Words and pictures Michael Bell

Real Riders takes on some of the rivals…

KTM 790 Adventure – All you Actually Need?

Maybe something a bit more simple?

Royal Enfield Himalayan – Rugged, simple, affordable. What is not to like?

Recently updated but worth consideration?

Africa Twin CRF1000L test ride, March 2016

The Favourite….

Yamaha MT-09 Tracer  (2015)

Yamaha MT-09 Tracer – Review and Pictures

Royal Enfield Himalayan – Rugged, simple, affordable. What is not to like?

Another ‘Real Rider Review’. This time Freddie Sheddington, a very experienced long-time biker has treated himself to perhaps the Adventure bike we actually need as opposed the the one we actually are told we want…

It might have been September 2020 when I bought a Royal Enfield Himalayan but the story behind why really starts at its launch back in 2015. It was immediately apparent that it  represented the distilled essence of motorcycling for me: Simple, affordable and , capable….what’s not to love?  The concern for me was reliability, not a word often associated with Royal Enfield in the past. It’s   something they have worked hard to improve in recent years,  and they have even moved R&D to the UK in a purpose built state-of- the art facility.  Frame building legends, Harris Performance have also joined the RE family to help develop their bikes.  All this investment has paid off and certainly shows in the quality of their more recent bikes such as the extremely successful 650 Interceptor .

Bumpy start for the Himalayan

The Himalayan got off to a rocky start with reports of cracked headstocks on the early Indian bikes amongst other issues. A now infamous promotional video even showed a foot peg fall off.  By the time the Himalayan was launched in the UK/European market Royal Enfield had solved these and other issues. Reports since then on reliability have been mostly positive with the likes of Nathan Millward, Itchy Boots and others racking up some serious miles on their beloved Himalayans.

In 2019 I was planning a trip of a lifetime (UK to Singapore) and looking for a bike for such a trip. Contrary to popular belief the majority of overland travellers favour smaller capacity, lighter, and less technology laden alternatives. With 850 GS’s, KLR 650’s and CRF 250L’s being popular choices. It seems amongst this crowd the Himalayan had gained a following. It was one of two bikes at the top of my list due to its mechanical simplicity, off-road capability and an unintimidating seat height of 800mm. An important factor being only 5’6.

Snows no boundaries!

Keen to see if it was as good as owners claimed, I found myself on a wet autumnal morning gazing at the bike that I hoped would carry me to the other side of the world. A quick glance showed it had everything I would need. It had chunky tyres, reasonable ground clearance, the ability to fit luggage and a lack of technology that could go wrong.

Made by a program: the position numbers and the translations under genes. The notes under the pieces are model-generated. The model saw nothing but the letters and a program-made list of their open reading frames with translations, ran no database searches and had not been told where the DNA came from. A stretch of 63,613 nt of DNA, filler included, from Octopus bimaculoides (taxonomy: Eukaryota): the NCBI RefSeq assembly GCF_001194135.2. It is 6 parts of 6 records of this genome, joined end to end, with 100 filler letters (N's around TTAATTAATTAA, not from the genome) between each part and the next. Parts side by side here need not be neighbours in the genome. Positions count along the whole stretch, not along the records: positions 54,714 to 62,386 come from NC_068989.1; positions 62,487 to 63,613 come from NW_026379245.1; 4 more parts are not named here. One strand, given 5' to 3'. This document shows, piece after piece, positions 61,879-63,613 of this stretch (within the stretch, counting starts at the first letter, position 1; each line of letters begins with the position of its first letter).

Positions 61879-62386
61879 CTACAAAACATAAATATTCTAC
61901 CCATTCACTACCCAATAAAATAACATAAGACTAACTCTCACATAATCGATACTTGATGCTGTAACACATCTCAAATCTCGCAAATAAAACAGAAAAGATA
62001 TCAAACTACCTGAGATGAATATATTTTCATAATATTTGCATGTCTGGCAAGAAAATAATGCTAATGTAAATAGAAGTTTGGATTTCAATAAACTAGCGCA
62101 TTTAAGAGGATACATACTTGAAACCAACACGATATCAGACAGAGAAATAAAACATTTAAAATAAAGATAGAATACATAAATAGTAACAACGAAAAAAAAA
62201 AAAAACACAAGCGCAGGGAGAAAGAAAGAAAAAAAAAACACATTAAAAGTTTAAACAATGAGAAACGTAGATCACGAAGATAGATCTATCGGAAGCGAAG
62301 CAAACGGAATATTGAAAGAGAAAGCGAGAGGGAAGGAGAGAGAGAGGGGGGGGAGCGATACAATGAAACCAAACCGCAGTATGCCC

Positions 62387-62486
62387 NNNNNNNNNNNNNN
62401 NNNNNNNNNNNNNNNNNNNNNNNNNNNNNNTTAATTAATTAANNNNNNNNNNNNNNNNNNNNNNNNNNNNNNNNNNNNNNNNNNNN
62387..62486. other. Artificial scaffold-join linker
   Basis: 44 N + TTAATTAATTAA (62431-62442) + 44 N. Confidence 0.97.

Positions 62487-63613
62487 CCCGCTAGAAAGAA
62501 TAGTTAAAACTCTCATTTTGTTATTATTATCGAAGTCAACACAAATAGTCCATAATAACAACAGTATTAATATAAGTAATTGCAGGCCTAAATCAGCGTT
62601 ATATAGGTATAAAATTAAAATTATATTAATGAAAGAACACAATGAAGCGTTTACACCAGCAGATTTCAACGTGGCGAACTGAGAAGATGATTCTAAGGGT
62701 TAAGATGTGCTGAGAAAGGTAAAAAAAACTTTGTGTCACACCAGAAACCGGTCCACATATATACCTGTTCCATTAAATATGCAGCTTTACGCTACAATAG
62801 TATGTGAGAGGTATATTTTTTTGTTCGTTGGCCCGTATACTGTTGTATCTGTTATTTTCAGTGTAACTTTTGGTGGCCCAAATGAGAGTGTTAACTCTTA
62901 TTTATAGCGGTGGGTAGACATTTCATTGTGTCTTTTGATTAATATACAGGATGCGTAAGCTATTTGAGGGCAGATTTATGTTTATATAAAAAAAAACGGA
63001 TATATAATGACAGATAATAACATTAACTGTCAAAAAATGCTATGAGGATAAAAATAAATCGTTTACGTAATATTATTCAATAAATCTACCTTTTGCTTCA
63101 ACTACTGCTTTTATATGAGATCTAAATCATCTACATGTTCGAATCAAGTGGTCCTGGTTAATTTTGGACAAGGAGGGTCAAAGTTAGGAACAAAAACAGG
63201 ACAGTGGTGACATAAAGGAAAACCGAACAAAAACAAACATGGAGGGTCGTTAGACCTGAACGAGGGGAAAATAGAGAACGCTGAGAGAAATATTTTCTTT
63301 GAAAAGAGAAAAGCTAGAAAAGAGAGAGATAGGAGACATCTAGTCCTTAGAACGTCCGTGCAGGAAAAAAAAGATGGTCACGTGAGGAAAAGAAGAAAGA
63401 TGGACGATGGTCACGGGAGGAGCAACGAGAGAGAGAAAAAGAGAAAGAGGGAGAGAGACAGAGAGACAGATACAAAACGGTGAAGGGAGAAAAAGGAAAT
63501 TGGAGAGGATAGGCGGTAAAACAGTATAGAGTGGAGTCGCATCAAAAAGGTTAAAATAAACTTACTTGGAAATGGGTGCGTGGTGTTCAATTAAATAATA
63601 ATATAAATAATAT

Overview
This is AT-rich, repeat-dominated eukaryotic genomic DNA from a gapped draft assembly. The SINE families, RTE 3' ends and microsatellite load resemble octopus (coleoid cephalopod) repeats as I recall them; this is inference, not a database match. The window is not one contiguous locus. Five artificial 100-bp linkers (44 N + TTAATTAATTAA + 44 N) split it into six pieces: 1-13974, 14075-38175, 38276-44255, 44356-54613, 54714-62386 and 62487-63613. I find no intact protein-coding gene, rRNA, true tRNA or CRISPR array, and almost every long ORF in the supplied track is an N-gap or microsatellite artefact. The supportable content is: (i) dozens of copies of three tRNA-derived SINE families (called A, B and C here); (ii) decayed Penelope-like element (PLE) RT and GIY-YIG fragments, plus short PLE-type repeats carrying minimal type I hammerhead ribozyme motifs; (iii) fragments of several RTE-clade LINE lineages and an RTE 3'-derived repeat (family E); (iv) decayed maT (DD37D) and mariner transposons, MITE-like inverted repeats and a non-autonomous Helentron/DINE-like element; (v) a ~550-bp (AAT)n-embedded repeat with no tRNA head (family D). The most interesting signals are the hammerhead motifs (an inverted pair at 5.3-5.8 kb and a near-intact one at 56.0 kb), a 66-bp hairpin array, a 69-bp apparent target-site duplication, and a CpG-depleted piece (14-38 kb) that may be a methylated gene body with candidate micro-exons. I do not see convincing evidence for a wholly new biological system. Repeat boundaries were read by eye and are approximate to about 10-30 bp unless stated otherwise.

So is it any good?

My first reaction when swinging a leg over was “I can flat foot this”, a joyous revelation for someone of my size. The 2-hour test ride flew past. Riding a mixture of twisty B roads, bumpy single lanes and some dual carriageway. Despite the pouring rain the Himalayan made me smile so much my face was hurting. Its 24.5bhp was enough on the majority of roads allowing me to keep up with traffic but it also made riding engaging changing gear frequently to keep it on the power. If you want a bike for motorway miles the Himalayan is not for you, it will do an indicated 80mph but is happier cruising at 65. Considering its power, the low-end torque is impressive, a real benefit to those wanting to take it off road. There are some small vibrations through the bars and pegs but not enough to cause any discomfort. They add the character, something which it has in abundance. The brakes are more than sufficient for the Himalayans size and pace but don’t expect Brembo performance. I also found out the ABS works well when having to do an emergency stop on a wet and greasy road. The suspension handled the lumps, bumps and potholes really well and it proved stable and nimble in the corners.

The ergonomics mean an upright riding position with legs just under 90 degrees perfect for serious stretches in the saddle.  The seat is very comfortable despite a slight tendency to slide you towards the tank. The screen did a decent job of keeping my head out of turbulent air whilst providing gentle airflow which would be most appreciated to keep cool in warmer climates.

Needless to say, I walked away from the test ride know this was the bike for me. It had far surpassed my expectations in every way. The downsides being the compass not working and the standard exhaust being virtually inaudible with ear plugs. I’m a petrol head, a little noise is always a good thing.

It even has a actual compass!

Unfortunately, due to the events in my life the Big Trip was no longer possible despite this I wanted a Himalayan more than ever. Fast forward to September 2020 and I found myself with a redundancy cheque in my hand, and a need to cheer myself up. Needless to say, I did what any responsible person would do, went straight to the dealership and bought a Himalayan.